Content Filter

Content Filter

A slide-in filter panel powered by CSS and jQuery.

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A well-designed filter is a powerful tool users can take advantage of. It is actually an essential feature if your website has lots of content, distributed across different categories. For an e-commerce, it is a way to increase conversion rates by reducing the time needed by the user to find what he's looking for.

Building this kind of features is never easy: filters highly depend on the website content; besides a filter panel shouldn't be distracting, the main focus should be the content/products. Hence, we tried to simplify a bit your life by building an easy-to-customize and easy-to-integrate CSS filter panel for you. High five!

It takes advantage of CSS Transitions, CSS Transformations and jQuery muscles to smoothly slide in when needed.

Credits: we integrated MixItUp, which is a great jQuery plugin (free to use in non-commercial projects) created by the talented Patrick Kunka.

Creating the structure

The HTML structure is a bit more complex than usual. First of all, there are 2 main blocks of content: the <header> and the <main> elements, the second one being used to wrap both the gallery (.cd-gallery) and the filter (.cd-filter). In addition to that, we have the tabbed navigation (nested in 2 <div> elements, due to the drop-down effect visible on mobile devices) and the filter trigger (.cd-filter-trigger).

You may also notice a lot of class names (i.e. on the gallery list items) and data-filters: they are used to filter the content, not for styling purpose.

Note: the purpose of the .cd-gallery > li.gap element is to work in combo with the text: justify; property applied to .cd-gallery in order to create the gallery grid. You need to create as many .gap elements as the max number of items in a row -1.

<header class="cd-header">
   <h1>Content Filter</h1>
</header>

<main class="cd-main-content">
   <div class="cd-tab-filter-wrapper">
      <div class="cd-tab-filter">
         <ul class="cd-filters">
            <li class="placeholder"> 
               <a data-type="all" href="#0">All</a> <!-- selected option on mobile -->
            </li> 
            <li class="filter"><a class="selected" href="#0" data-type="all">All</a></li>
            <li class="filter" data-filter=".color-1"><a href="#0" data-type="color-1">Color 1</a></li>
            <li class="filter" data-filter=".color-2"><a href="#0" data-type="color-2">Color 2</a></li>
         </ul> <!-- cd-filters -->
      </div> <!-- cd-tab-filter -->
   </div> <!-- cd-tab-filter-wrapper -->

   <section class="cd-gallery">
      <ul>
         <li class="mix color-1 check1 radio2 option3"><img src="img/img-1.jpg" alt="Image 1"></li>
         <li class="mix color-2 check2 radio2 option2"><img src="img/img-2.jpg" alt="Image 2"></li>
         <li><!-- ... --></li>
         <li class="gap"></li>
      </ul>
      <div class="cd-fail-message">No results found</div>
   </section> <!-- cd-gallery -->

   <div class="cd-filter">
      <form>
         <div class="cd-filter-block">
            <h4>Block title</h4>
        
            <div class="cd-filter-content">
               <!-- filter content -->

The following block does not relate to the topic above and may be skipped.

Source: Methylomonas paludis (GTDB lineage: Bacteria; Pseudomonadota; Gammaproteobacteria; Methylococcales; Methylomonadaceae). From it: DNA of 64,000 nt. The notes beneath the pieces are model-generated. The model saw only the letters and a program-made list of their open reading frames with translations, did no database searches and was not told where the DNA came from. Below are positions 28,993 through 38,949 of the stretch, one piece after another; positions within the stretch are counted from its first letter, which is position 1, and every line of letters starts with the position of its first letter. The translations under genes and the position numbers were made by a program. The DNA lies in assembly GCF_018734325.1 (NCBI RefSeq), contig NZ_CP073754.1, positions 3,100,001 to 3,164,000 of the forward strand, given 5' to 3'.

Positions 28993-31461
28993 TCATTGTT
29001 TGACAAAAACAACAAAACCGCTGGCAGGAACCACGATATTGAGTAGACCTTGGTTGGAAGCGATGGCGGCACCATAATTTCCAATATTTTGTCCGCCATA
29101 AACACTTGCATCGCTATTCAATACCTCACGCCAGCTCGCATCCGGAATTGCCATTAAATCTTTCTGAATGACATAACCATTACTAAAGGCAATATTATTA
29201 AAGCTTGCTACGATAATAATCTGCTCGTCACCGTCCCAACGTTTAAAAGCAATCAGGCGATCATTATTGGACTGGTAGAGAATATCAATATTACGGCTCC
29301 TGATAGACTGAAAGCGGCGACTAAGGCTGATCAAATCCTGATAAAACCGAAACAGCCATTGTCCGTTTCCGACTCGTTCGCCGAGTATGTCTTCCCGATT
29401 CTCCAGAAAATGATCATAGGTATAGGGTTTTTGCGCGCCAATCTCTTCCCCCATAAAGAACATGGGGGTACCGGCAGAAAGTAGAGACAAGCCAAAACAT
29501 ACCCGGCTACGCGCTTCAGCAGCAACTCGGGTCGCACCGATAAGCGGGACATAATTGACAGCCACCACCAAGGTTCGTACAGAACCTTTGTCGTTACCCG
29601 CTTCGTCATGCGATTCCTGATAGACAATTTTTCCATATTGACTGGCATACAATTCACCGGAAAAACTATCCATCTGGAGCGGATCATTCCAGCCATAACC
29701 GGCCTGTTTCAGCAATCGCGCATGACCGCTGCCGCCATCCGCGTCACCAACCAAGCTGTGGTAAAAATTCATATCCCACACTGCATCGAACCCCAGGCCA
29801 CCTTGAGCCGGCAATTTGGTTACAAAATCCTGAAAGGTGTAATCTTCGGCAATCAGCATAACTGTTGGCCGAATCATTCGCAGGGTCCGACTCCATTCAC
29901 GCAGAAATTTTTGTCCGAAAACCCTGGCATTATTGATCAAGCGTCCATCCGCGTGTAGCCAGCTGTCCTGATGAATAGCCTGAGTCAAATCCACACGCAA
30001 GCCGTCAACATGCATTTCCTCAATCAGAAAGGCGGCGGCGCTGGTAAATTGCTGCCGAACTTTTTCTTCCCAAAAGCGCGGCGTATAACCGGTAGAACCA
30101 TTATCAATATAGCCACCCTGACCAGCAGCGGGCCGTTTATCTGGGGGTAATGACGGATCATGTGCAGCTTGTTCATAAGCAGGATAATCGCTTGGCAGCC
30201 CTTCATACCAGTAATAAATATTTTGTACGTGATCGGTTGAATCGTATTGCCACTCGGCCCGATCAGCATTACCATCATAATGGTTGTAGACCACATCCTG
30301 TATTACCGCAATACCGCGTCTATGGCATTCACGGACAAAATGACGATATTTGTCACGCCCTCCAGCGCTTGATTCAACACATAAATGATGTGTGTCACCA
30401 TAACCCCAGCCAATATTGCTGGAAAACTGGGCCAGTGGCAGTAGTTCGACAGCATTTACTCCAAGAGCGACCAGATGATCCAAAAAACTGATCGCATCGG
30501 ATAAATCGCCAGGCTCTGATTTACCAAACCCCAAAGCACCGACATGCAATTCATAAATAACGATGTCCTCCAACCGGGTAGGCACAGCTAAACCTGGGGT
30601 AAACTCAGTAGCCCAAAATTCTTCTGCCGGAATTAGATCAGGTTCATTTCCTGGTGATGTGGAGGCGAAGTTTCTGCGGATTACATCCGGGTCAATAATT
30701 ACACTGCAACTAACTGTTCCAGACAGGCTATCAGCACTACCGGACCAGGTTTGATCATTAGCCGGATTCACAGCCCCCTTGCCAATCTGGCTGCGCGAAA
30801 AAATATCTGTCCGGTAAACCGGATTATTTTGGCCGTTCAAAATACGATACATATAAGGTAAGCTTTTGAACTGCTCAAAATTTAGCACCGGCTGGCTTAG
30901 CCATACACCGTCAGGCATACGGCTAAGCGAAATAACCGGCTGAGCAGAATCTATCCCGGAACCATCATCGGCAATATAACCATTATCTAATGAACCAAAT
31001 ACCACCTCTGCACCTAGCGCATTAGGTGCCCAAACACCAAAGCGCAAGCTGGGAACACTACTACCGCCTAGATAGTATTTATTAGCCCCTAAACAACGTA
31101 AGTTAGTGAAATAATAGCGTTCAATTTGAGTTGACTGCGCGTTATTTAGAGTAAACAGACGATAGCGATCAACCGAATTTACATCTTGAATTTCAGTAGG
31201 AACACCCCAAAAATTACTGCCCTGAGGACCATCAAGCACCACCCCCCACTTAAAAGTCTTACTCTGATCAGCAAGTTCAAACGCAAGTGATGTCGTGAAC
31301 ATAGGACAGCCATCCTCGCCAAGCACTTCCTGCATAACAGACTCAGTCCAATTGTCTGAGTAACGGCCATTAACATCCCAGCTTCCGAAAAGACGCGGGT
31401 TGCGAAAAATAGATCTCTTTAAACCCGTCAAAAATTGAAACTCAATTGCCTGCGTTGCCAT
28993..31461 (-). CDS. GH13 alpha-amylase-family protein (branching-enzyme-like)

</div> <!-- cd-filter-content -->
         </div> <!-- cd-filter-block -->
      </form>

      <a href="#0" class="cd-close">Close</a>
   </div> <!-- cd-filter -->

   <a href="#0" class="cd-filter-trigger">Filters</a>
</main> <!-- cd-main-content -->

Adding style

Most of the CSS is about styling form elements and other basic embellishments. What's interesting is how we defined and used some classes - in combo with jQuery - to change the behaviour of some elements, based on specific events.

For example: on all devices, the filter bar gets fixed once it reaches the top of the viewport. To achieve this effect, we used the class .is-fixed, applied to the <main> element (.cd-main-content), so that we could target some of its children. Specifically: the .cd-tab-filter-wrapper is in static position, while the .cd-filter and .cd-filter-trigger are in absolute position (relative to the .cd-main-content). When we apply the .is-fixed class to the .cd-main-content, we switch the position of all those elements to Fixed.

.cd-tab-filter-wrapper {
  background-color: #ffffff;
  z-index: 1;
}

.cd-filter {
  position: absolute;
  top: 0;
  left: 0;
  width: 280px;
  height: 100%;
  background: #ffffff;
  z-index: 2;
  transform: translateX(-100%);
  transition: transform 0.3s, box-shadow 0.3s;
}

.cd-filter-trigger {
  position: absolute;
  top: 0;
  left: 0;
  height: 50px;
  width: 60px;
  z-index: 3;
}

.cd-main-content.is-fixed .cd-tab-filter-wrapper {
  position: fixed;
  top: 0;
  left: 0;
  width: 100%;
}

.cd-main-content.is-fixed .cd-filter {
  position: fixed;
  height: 100vh;
  overflow: hidden;
}

.cd-main-content.is-fixed .cd-filter-trigger {
  position: fixed;
}

Another thing worth mentioning is the .filter-is-visible class. It is applied to several elements when the user fires the filter panel. On all devices it's used to modify the translateX value of the .cd-filter element (from -100% to 0). On bigger devices only (>1170px), we target also the .cd-gallery and .cd-tab-filter, and we reduce their width: this way the panel won't overlap the content, and the user takes advantage of the additional space to apply filters and see changes simultaneously, with no need to close the panel.

Events handling

To implement the content filter functionality, we integrated the jQuery plugin MixItUp. To initialize the plugin on the gallery container, we use the mixItUp() function and declare the buttonFilter variable to contain all filter custom functionalities.
Besides, we use jQuery to open/close the filter bar and fix it (along with the tabbed navigation) so that it’s still visible while scrolling through the gallery.

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